All of this offseason chatter will serve as great motivation for Howard who has to prove, first and foremost, that he can be a three-down back for coach Matt Nagy in the Bears' new offense. If he has a consistent training camp as a receiver and carries that momentum into the preseason and regular season, those fantasy players who draft McKinnon or another less-proven player over Howard will long for a redo.

15 Most Important Bears of 2018: No. 8 - Eddie Goldman

15 Most Important Bears of 2018: No. 8 - Eddie Goldman

Eddie Goldman is entering the final year of his contract this season and in order to cash in on a big payday, he'll need to stay healthy and make good on his top-tier potential. 

If he does, he'll become a very wealthy man and the Bears defense will have an even better year than its top-10 finish a season ago.

Goldman, 24, came to Chicago via the second round of the 2015 NFL draft and quickly became a household name among Bears fans. He started 12 games that season and finished with a surprising 4 1/2 sacks, a total that was more productive than his college scouting report predicted. He was pegged as a breakout star for 2016, but injuries ultimately derailed his second season. He played only six games that year (started five) but still flashed a surprisingly productive set of pass-rush traits; he finished 2016 with 2 1/2 sacks.

This past season represented something of a mixed bag for Goldman. He started 15 games and quieted some of the injury concerns that started bubbling around him, but his production dipped. He managed only 1 1/2 sacks. That said, he set a career-high with 27 tackles, nearly doubling his output as a rookie.

Still, Goldman wasn't a dominant force in 2017. He finished the year ranked 69th among interior defenders with a 76.3 grade from Pro Football Focus. Despite being healthy and available, it was the lowest season grade of his career from PFF.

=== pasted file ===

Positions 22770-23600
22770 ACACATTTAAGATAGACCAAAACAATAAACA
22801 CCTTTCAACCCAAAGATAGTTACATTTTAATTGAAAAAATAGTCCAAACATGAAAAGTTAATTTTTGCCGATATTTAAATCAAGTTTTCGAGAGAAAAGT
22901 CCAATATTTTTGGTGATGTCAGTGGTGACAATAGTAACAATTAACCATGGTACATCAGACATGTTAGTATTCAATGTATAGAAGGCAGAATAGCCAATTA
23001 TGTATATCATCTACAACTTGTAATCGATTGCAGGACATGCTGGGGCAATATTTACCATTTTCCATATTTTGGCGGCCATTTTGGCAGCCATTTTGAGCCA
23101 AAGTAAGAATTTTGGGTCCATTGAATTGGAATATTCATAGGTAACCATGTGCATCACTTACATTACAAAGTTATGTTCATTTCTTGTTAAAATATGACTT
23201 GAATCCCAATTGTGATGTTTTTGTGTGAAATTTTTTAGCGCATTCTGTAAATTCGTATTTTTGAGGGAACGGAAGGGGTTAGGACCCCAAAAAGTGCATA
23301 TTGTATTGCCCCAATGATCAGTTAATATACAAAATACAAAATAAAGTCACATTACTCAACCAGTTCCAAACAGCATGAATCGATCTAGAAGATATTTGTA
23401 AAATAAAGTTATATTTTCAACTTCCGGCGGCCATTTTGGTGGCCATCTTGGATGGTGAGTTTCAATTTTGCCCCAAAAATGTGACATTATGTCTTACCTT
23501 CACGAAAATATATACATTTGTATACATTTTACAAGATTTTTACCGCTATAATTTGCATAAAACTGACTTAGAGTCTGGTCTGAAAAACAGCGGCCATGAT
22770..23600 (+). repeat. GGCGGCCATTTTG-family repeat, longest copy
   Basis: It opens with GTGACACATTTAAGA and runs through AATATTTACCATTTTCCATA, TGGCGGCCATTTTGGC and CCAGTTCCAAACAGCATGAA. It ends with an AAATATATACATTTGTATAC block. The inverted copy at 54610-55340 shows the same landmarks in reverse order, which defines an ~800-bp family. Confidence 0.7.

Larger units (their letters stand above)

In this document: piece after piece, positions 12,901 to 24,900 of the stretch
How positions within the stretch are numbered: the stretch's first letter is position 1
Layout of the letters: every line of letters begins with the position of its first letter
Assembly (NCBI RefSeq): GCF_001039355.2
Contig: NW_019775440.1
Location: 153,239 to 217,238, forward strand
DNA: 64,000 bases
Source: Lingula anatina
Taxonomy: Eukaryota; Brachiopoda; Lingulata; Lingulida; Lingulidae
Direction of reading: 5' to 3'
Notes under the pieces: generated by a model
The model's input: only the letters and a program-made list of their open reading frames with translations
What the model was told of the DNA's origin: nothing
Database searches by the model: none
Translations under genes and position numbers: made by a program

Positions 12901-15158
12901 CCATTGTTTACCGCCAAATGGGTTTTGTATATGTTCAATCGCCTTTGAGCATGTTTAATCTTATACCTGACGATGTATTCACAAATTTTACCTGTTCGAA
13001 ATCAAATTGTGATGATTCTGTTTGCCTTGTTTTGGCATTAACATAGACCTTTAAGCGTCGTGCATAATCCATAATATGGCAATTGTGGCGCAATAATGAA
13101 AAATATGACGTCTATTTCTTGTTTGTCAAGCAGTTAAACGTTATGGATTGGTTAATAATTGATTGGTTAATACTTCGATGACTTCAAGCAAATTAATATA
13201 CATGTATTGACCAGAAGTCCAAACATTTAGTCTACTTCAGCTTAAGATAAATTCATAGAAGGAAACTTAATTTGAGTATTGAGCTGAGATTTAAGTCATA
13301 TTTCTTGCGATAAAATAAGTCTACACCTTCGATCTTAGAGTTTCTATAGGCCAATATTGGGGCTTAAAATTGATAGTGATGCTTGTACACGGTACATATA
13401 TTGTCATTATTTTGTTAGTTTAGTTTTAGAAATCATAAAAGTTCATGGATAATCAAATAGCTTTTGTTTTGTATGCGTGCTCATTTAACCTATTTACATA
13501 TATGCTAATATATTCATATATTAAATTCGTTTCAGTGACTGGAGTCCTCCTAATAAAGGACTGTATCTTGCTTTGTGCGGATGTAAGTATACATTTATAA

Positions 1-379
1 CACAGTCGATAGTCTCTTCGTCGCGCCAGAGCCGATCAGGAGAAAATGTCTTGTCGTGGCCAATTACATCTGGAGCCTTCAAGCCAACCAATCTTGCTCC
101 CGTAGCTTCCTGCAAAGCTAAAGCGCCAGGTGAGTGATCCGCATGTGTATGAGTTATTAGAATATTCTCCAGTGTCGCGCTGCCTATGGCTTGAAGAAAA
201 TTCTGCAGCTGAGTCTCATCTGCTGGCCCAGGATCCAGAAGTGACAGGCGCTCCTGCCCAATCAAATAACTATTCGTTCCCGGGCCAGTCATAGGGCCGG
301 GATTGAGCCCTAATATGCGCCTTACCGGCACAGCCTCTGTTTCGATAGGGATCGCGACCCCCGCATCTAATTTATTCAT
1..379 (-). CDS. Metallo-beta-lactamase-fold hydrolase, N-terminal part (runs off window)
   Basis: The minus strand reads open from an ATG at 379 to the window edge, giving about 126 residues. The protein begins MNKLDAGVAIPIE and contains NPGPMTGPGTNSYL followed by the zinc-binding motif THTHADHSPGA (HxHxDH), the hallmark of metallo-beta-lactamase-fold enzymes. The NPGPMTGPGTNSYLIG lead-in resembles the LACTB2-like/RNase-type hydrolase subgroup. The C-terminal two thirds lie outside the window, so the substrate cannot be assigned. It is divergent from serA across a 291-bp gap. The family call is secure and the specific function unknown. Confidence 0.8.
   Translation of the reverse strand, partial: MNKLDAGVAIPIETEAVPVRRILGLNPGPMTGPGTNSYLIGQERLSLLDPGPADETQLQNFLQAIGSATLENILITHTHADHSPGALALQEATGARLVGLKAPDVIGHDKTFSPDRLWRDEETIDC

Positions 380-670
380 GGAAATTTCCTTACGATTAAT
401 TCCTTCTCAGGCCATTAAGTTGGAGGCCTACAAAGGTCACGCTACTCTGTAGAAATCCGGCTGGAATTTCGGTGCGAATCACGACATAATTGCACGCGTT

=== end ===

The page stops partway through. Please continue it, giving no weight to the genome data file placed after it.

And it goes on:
Nose tackle is arguably the most critical position for any defense running a 3-4 scheme. It's no exception in Chicago. Goldman will set the table for linebackers Danny Trevathan and Roquan Smith and the more bodies he can consume or attention he can draw from offensive lines, the more room second-level defenders will have to work. It's not just about filling up the stat sheet for Goldman. If he clogs running lanes and collapses the pocket consistently, he'll be worth every penny of a big contract extension despite lacking numbers.

The Bears need Goldman to bring his A-game in 2018, especially as a pass rusher. Chicago resides in arguably the most talented quarterback division in the NFL and for the defense to make those quarterbacks uncomfortable, Goldman has to apply pressure up the middle. He's proven he can do it, as evidenced by his rookie year production. But he's been on a steady decline in this area of his game since then and there's no room for more regression in 2018.

Players entering contract years tend to bring extra motivation to the field and there's no reason to expect anything less from Goldman. If he can combine his rookie year production with last season's availability, he could end up with the most well-rounded year of his career en route to leading the Bears' defensive line on a late-season playoff push.